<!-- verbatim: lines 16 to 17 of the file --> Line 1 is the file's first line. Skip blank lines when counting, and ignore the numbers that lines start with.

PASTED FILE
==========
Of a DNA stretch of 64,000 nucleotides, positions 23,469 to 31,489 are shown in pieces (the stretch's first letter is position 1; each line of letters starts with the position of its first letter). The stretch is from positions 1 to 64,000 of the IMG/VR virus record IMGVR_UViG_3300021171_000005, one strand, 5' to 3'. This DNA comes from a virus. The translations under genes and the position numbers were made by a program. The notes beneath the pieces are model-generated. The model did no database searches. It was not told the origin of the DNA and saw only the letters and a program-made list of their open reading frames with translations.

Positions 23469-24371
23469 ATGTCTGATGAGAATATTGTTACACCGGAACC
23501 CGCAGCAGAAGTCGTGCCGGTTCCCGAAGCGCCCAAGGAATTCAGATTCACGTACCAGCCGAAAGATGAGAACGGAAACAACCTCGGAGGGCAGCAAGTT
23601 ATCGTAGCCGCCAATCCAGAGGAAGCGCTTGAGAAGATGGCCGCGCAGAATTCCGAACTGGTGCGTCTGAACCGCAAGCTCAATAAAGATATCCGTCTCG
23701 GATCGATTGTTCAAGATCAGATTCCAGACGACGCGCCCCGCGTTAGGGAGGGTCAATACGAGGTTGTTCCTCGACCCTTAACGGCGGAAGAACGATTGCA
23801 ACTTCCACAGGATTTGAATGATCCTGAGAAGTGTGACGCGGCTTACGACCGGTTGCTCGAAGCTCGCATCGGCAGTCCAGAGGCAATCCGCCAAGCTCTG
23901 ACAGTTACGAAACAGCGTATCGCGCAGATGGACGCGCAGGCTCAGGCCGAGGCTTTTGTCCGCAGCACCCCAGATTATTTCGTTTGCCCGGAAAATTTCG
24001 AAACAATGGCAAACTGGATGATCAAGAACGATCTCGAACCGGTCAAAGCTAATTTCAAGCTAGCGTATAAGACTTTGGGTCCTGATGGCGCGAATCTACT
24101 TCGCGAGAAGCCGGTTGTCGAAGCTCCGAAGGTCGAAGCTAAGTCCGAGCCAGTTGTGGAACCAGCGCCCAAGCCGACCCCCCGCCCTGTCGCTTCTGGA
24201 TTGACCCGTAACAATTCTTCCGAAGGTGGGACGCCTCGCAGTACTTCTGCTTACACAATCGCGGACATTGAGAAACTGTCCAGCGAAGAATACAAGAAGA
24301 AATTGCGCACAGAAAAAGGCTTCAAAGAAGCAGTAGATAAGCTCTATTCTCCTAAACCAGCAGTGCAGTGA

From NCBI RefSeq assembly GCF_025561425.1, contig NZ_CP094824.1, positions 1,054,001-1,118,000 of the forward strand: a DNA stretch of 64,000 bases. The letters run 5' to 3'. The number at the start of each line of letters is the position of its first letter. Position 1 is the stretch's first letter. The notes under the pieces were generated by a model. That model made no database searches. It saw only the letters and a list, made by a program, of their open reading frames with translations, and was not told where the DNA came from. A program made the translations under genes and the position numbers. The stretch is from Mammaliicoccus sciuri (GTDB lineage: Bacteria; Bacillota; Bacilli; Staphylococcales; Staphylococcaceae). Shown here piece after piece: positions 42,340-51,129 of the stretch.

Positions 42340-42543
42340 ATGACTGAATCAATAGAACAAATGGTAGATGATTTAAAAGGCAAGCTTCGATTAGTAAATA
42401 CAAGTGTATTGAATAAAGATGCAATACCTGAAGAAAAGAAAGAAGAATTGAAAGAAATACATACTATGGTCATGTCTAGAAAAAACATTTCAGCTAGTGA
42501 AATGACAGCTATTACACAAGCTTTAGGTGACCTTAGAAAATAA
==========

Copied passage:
42401 CAAGTGTATTGAATAAAGATGCAATACCTGAAGAAAAGAAAGAAGAATTGAAAGAAATACATACTATGGTCATGTCTAGAAAAAACATTTCAGCTAGTGA
42501 AATGACAGCTATTACACAAGCTTTAGGTGACCTTAGAAAATAA